Mary: When principle Featherhead (wow what a name) investigates the Midnight Club, he goes missing. He turns up a while later, dead in a closet, with mysterious, G&G-like runes carved on the inside of the door. All the G&G kids start accusing each other. But who set up the quest (and also, did I miss something? Is there a quest?)?? In order to erase their involvement in the death of Featherhead, the kids vow to destroy all the evidence. Then they just sort of go back to their normal lives and never talk about it again. Then, all the HPoR settle into their future roles and never talk to each other again, or well, until later.
We end the episode with Alice telling Betty that she’s in mortal danger if she plays the game because the game gives you permission to do all sorts of things, including kill people. Um. Okay? That’s just not true.
I gotta be real guys, I feel like this episode personally attacked me! I have strong feelings about roleplaying games (as I keep saying over and over), and this episode boiled my blood a little. What did you all think of the episode in general? Was it good? Weird?
Gabriella: UGH. Okay I have a lot of feelings about this episode because at the *very* end they just throw in this whole ‘Fred found his dad dead’ and he goes through this little guilt thing and, as someone who found their own father dead (sorry to bring down the mood, guys) there is a whooooooole lot there to unpack that none of it needed to be in there in the first place. Especially since none of Fred’s motivations in future seem to stem from this supposedly fundamental death of his father (as opposed to Sierra and Tom’s relationship, or even Fred and Hermione’s affair in S1). It felt, much like Penelope’s plot, shoved in to try and make the characters three dimensional by just giving them trauma. And while that might work in internet RPing, it definitely doesn’t work on a TV show.
Also, just glossing over the pseudo-incest? The fact that Penelope was essentially forced into a marriage? What I liked about the first season was it gave breathing room to these fundamental ‘teenage’ issues (identity, friendship, class, race) but now they’re being heaped on with no chance to really tease them out - it’s just trauma and issues for the sake of it.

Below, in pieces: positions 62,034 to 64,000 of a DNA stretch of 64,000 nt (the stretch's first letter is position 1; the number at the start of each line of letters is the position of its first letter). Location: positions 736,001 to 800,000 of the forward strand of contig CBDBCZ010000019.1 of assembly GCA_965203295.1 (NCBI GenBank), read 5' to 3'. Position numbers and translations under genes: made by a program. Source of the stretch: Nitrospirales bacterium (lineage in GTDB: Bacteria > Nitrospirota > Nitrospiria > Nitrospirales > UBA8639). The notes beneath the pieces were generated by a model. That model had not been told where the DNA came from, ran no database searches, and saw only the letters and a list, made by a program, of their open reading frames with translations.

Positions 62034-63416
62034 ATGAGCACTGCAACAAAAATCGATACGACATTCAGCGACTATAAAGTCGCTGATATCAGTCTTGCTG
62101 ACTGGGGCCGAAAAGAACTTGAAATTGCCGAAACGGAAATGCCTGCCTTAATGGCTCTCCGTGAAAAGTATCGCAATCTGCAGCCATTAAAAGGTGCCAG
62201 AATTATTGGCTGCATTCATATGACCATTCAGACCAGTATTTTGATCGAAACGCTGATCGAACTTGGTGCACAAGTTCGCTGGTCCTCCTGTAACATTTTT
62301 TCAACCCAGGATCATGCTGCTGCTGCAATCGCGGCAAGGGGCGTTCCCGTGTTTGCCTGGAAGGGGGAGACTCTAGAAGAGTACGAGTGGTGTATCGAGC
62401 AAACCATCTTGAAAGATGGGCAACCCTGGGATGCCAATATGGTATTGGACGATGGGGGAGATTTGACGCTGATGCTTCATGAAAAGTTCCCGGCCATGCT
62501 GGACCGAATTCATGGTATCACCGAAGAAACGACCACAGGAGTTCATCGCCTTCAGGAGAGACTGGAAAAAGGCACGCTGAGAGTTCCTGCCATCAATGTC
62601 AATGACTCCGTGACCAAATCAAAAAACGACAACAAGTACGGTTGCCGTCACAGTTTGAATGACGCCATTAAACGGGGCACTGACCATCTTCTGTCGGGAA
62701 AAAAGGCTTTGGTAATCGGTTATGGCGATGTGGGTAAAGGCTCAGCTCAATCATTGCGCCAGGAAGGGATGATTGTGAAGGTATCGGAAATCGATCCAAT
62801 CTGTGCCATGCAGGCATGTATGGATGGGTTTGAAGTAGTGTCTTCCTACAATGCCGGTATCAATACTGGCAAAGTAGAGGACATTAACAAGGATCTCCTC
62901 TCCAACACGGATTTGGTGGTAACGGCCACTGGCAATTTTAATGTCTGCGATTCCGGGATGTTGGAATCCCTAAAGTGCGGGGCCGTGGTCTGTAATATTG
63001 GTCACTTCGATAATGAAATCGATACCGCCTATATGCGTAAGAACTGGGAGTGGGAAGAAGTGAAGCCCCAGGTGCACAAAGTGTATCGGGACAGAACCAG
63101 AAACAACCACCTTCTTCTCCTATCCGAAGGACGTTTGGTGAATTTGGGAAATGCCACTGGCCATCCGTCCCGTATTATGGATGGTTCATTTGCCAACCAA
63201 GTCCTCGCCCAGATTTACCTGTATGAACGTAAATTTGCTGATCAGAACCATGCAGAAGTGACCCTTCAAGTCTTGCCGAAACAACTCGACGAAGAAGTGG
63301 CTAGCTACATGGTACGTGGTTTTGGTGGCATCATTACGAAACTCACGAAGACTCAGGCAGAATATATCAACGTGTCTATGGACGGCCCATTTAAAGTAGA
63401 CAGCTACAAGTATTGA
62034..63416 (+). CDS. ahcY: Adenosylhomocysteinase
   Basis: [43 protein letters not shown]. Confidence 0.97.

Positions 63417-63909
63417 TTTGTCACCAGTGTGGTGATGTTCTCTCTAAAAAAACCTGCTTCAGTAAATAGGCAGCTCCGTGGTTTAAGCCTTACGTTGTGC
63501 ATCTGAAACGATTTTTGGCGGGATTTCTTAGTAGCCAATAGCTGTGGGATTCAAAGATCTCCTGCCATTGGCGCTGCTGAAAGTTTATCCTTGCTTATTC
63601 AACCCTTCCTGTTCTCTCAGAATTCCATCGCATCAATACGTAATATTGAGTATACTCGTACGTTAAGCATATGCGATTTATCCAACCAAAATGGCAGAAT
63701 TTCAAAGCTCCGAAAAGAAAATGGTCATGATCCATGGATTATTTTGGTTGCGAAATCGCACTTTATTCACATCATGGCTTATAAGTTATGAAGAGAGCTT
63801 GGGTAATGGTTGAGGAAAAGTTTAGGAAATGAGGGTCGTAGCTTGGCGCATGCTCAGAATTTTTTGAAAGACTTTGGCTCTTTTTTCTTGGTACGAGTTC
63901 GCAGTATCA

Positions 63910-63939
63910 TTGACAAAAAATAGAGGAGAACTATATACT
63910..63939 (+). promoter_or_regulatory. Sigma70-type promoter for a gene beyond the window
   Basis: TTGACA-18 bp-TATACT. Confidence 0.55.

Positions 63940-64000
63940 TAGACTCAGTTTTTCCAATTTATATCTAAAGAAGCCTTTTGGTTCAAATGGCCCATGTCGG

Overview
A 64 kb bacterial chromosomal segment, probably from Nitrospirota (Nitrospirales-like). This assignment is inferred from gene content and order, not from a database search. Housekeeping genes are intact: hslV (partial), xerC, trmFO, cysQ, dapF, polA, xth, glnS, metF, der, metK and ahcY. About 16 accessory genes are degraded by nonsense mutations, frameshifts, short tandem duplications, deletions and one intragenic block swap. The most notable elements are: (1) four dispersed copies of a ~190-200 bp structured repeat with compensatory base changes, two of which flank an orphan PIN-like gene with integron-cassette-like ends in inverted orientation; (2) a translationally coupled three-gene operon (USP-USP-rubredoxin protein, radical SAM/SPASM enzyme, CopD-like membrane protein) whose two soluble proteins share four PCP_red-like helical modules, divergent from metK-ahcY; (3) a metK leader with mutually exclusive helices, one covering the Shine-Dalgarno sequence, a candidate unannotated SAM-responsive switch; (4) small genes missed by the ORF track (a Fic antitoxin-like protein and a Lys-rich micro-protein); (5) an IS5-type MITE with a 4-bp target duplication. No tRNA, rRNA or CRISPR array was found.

Also, at the end, WHAT was with that shaky camera thing.
Kelli: Gabriella, I agree with you about Fred’s trauma being completely unexplored. However, I do think that his future motivations reflect the event somewhat — like his giving up his aspirations of pursuing music, sports, or even urban planning in favor of taking over the family business and keeping his father’s legacy alive instead. I think we see a lot of his regret around those decisions during his mayoral subplot. I don’t think that putting his death in this episode was necessary, though, nor was the writers’ decision to have him find his dad, a choice which seemed solely made for the added dramatic effect. There’s no explanation of what happened to Fred’s mom, either, and why she seems to be completely nonexistent here — much like Archie’s mom was for most of Riverdale’s first season.
That aside, I actually think this was one of the more successful episodes of this season so far, because it focused on ONE PLOT instead of chasing 15 different threads. Sure, the plot it focused on leaves quite a bit to be desired, but at least it felt cohesive and (mostly) coherent.
I don’t even think I noticed the shaky cam at the end, because I was too focused on the fact that JUGHEAD HAS NOW BEEN BRAINWASHED BY THE GAME! I have no idea how they’re going to make this new development work, and I have a feeling it’s going to be executed terribly, but hey — that’s Riverdale for you.